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[cybalist] Re: Odp: counting sheep?

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  • Piotr Gasiorowski
    ... From: Ivanovas/Milatos To: cybalist@egroups.com Sent: Tuesday, February 29, 2000 10:52 AM Subject: [cybalist] Re: counting sheep? Sabine, Thanks for the
    Message 1 of 2 , Feb 29, 2000
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      ----- Original Message -----
      Sent: Tuesday, February 29, 2000 10:52 AM
      Subject: [cybalist] Re: counting sheep?

       
      Sabine,
       
      Thanks for the detailed information. What I wrote about killing lambs must sound rather naive to somebody more familiar with sheep-breeding. I don't know much about the expected age profiles in either case and must rely on numbers published by archaeozoological experts. Still, isn't it strange that the older the site, the more immature bones one finds? Or is it possible that sheep were kept for milking from VERY early on? There are Linear Ware colander-like perforated vessels which look as if they could have been used for cheese production. So much for Sherratt's "revolution". What do you think of it?
       
      Piotr
       
      The subject is not so much off the linguistic interest (see below) as it
      seems, so I'd like to pursue this line a little further.
      
      Pjotr, sure we were talking about prehistoric BONES in an archaeological
      record, but the whole point about archaeology is to envision the LIVE flocks
      to understand life in ancient times, so we always need to have a look at
      modern customs, too.
      
      Modern flocks in Crete (often about 1000 animals per shepherd family)usually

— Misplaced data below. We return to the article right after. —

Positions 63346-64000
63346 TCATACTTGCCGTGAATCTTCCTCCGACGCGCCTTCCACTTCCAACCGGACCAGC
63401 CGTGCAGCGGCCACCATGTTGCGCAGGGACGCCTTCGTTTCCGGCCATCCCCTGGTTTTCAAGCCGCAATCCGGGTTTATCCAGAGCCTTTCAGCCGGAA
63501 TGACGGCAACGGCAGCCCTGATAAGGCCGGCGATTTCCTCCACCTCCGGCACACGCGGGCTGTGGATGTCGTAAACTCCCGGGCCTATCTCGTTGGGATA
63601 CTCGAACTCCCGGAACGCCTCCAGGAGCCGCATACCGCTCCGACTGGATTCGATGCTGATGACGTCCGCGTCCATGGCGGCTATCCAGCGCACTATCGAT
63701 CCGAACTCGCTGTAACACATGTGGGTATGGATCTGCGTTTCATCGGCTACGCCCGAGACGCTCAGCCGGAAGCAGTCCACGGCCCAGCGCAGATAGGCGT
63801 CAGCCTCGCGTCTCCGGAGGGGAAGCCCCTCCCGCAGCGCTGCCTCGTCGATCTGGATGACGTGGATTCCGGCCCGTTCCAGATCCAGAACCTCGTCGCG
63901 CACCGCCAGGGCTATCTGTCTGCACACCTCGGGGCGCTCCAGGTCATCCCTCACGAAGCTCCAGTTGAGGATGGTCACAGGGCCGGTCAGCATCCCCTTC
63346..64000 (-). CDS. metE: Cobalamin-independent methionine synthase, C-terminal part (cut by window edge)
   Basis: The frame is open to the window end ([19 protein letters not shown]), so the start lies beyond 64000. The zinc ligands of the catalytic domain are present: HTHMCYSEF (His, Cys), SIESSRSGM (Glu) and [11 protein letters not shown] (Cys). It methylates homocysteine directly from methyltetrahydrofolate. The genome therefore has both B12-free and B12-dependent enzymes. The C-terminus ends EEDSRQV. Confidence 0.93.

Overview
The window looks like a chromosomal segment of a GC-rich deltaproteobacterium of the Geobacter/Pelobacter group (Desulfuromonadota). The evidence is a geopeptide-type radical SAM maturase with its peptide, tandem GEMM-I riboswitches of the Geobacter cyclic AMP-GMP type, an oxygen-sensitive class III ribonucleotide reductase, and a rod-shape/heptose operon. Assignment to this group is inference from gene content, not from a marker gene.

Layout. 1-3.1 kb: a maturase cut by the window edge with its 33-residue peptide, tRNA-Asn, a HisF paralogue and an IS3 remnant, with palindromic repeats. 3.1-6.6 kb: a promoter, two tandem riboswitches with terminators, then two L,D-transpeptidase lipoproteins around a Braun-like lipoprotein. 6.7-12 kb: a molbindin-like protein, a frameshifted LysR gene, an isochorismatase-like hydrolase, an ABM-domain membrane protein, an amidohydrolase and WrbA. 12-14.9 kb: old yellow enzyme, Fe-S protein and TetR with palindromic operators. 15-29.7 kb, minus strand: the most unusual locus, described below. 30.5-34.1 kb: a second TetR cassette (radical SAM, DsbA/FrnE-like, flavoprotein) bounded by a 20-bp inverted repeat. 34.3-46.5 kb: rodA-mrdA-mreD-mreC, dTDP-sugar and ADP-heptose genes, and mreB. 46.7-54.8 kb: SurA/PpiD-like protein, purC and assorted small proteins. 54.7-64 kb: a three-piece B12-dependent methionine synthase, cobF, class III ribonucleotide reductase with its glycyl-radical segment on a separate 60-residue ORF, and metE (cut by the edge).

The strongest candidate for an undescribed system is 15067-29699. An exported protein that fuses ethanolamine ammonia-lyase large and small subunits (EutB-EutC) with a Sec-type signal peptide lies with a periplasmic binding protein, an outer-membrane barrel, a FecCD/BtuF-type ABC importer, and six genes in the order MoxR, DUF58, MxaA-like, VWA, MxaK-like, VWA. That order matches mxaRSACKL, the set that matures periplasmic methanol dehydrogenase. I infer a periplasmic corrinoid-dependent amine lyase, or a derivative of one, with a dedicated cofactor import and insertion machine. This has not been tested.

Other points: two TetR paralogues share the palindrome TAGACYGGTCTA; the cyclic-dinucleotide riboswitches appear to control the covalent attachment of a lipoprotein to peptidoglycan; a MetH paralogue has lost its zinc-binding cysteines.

have a twofold structure: one half consists of (comparatively few, about 1m
      : 10 up to 30 f ) male and immature female sheep (until they produce the
      first lambs); this flock is called 'astEra' ('astira', 'steriles', until
      their first product, the lambs in the end, they don't produce - milk, meat,
      little wool - and eat only) and is often kept on far mountain slopes (so
      wouldn't add to the kill-off group). The second half consists only of adult
      females (and their lambs for about forty days that are then slaughtered
      _somewhere_ all together at the beginning of milking season). The lambs for
      reproducing the flock are kept apart for a while and then adjoined to the
      astira.
      The most important feature in the bones record here would be: more females
      than males, a lot of adults, hardly lambs (because one community can't eat
      250 lambs at a time, and they have to be sold elsewhere). If the flocks were
      smaller (and lambs could be consumed locally) it would still be noted that
      all small bones would have to come from lambs about 40 days of age (they
      have only 10kg at that time, but it's the ideal time to start milking). For
      producing a large amount of meat nobody would slaughter immature lambs but
      wait until they're grown up (as the shepherds here do: they eat at least 90%
      adult sheep).
      So you see why the large amount of dead lambs (IF 'immature' in your
      reference means lambs!) for me fits better the milking scheme (and no
      other).
      
      Back to the Bronze Age and linguistics.
      
      The point of wool production has already been discussed by Mycenaean
      scholars in studying the over 800 Linear B tablets from Knossos dealing with
      sheep (probably listing around 100 000 sheep belonging to the Knossian
      administration (that means: we're probably talking here about Cretan flocks
      as large as today).
      There are two typical ideograms for sheep in LB: one for rams, one for ewes.
      Now Knossos shows an alarmingly high amount of rams (which, as you see
      above, for modern Cretan flocks would be nonsense).
      THIS accounts for wool production: rams for reproduction can be few (see
      above), but for wool production in ancient times males were castrated and
      then these wethers constituted the main part of some flocks (cf. Chadwick
      1976).